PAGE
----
Last month an elegant woman in her seventies came into my office for a third opinion on treatment options for her rapidly enlarging uterus. I thought she wanted a surgical consult. I quickly learned, however, that she really just wanted her menopause hormone replacement therapy refilled and I was the third solicitation on the list. Her long-time gynecologist refused to refill her prescription due to fear that a cancer had caused the increase in the size of her uterus. During our visit, she seemed more distraught about losing her hormone replacement therapy than the prospect of cancer. This led me to think about how some women might consider hormone replacement therapy a “fountain of youth,” and about the self-care strategies that I have personally found effective in maintaining vitality.
Quick lesson on hormone replacement: Hormone replacement therapy (HRT) is treatment with estrogen and progesterone with the aim of alleviating hot flashes, night sweats, vaginal dryness and osteoporosis (weak bones). It is safest to start HRT in women who are less than 60 years old or who are within 10 years of menopause onset. The risks of heart disease, stroke, blood clots and dementia increase if HRT is started in women older than age 60 or who are more than 10 years from menopause onset. There are no hard rules on the duration of HRT use; however, results from studies suggest that 5-10 years of therapy from the onset of menopause is safe.
The woman in my clinic on this day had been on hormone replacement therapy since going through menopause in her early 50s.Though she had long since had hot flashes, she believed the HRT kept her skin taut, hair full and waistline thin. As I’ve mentioned before, I am vain, which is why I had such a hard time declining her request. Faced with the prospect of cancer and losing her fountain of youth, she was choosing the latter and I understood.
As the conversation went on, it was very apparent that what this woman desperately wanted was to hold on to her vitality. What do I mean by vitality? For this patient, she relayed that many of her contemporaries not only looked old, but also relied on others to care for them and had limited mobility and capacity to enjoy life to the fullest. She attributed her advantage to HRT. For many women, maintaining vitality also means maintaining their active and fulfilling sexual lives, for which HRT has also shown benefit. Although, I wholeheartedly agree that hormones are wonderful (the relief of my night sweats is my personal testimony), she negated all of the other things she was doing to maintain her sense of well-being. In our brief time together, I learned that she was meticulous about her diet and was an avid tennis player. No doubt her beautiful skin and youthful figure were mainly due to the healthy way she choose to live her life, not solely the HRT. We also know that there are many self-care strategies (beyond HRT) that women can use to maintain vitality in their intimate lives including exercise and much more (for examples, see these posts).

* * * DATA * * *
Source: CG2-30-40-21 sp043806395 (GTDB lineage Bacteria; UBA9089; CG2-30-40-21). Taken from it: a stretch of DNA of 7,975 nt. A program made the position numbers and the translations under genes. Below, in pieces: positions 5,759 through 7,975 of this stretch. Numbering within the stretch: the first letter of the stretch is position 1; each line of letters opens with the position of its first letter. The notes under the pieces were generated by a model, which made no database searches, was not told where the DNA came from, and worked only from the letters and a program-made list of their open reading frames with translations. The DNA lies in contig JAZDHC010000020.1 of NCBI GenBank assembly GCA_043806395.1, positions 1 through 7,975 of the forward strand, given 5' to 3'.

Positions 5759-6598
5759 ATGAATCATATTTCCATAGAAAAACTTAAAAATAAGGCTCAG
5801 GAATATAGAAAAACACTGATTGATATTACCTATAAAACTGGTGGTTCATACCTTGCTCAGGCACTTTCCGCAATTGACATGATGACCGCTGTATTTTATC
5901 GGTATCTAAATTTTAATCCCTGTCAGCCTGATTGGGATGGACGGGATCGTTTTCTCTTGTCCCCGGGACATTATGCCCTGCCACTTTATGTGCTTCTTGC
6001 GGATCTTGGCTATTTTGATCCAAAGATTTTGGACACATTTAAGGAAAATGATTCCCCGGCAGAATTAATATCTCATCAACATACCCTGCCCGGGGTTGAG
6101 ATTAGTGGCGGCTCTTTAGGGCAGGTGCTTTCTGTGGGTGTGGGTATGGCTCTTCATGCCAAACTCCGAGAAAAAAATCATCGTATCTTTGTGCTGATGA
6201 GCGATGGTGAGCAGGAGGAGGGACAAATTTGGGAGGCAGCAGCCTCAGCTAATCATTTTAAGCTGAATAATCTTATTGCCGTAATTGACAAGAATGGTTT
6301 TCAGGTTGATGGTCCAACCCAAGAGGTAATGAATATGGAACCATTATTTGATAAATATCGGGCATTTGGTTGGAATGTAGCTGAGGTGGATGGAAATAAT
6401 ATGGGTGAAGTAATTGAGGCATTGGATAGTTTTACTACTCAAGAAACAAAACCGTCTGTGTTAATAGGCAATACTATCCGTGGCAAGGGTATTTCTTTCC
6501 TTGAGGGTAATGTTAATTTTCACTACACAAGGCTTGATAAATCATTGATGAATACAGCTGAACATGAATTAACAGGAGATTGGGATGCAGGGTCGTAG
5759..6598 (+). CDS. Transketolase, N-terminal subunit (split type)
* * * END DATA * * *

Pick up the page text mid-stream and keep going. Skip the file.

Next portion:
I’ve been reflecting on my own insecurities about aging. It is not rational, but I compare my 45-year-old-self to my 21-year-old-self. And my beautiful patient was comparing her 70-year-old-self to most likely her 45-year-old-self. This epiphany not only helped me put into perspective how I view my own personal menopause journey, but also changed the way I think about counseling patients. My main goal as a physician is to help women stay strong, healthy, vibrant and most importantly independent. Yes, there is a role for HRT, but it is not the only solution. I have found that those who have the most vitality in older age are active and strong, as was this patient. This comes from healthy eating and exercise. These habits, though they can be hard to form, are the first pearls that nourish the fountain of youth. To that end, these are the principles I live by…